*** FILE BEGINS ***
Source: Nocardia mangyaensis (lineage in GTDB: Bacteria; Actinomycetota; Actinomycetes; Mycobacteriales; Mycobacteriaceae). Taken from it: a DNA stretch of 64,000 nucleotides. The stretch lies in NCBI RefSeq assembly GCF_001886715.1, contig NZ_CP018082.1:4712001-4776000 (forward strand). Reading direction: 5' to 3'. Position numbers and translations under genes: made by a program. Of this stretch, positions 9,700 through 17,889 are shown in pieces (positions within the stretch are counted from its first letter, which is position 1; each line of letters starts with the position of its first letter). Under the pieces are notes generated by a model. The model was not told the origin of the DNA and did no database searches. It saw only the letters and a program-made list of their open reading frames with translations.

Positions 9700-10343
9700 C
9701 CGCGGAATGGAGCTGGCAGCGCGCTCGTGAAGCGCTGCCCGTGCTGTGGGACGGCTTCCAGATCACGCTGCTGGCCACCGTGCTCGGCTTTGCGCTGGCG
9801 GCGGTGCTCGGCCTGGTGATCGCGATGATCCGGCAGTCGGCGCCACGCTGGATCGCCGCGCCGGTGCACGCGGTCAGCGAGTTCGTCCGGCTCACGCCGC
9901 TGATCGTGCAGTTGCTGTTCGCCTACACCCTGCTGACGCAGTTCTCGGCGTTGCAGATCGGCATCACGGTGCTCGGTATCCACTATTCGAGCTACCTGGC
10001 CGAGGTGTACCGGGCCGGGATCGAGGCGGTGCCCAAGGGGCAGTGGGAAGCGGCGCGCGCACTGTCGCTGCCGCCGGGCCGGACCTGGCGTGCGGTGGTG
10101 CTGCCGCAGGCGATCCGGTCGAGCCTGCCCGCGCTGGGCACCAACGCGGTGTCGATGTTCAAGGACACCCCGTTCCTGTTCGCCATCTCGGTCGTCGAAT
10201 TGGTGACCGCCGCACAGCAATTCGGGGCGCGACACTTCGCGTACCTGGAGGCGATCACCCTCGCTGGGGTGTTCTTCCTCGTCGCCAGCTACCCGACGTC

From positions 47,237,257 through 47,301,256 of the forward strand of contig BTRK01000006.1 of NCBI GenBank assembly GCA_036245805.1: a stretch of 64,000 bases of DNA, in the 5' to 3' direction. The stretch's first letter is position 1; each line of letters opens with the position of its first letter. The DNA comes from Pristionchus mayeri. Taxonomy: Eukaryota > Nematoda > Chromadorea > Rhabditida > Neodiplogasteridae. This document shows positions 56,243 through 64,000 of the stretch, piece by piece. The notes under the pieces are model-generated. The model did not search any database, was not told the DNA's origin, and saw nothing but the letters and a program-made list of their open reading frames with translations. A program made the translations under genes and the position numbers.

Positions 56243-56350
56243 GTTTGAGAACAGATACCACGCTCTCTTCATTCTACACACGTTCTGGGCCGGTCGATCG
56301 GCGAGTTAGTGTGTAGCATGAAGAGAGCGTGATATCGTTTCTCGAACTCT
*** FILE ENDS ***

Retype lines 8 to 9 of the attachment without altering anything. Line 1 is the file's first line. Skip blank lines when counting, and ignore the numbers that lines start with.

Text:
10101 CTGCCGCAGGCGATCCGGTCGAGCCTGCCCGCGCTGGGCACCAACGCGGTGTCGATGTTCAAGGACACCCCGTTCCTGTTCGCCATCTCGGTCGTCGAAT
10201 TGGTGACCGCCGCACAGCAATTCGGGGCGCGACACTTCGCGTACCTGGAGGCGATCACCCTCGCTGGGGTGTTCTTCCTCGTCGCCAGCTACCCGACGTC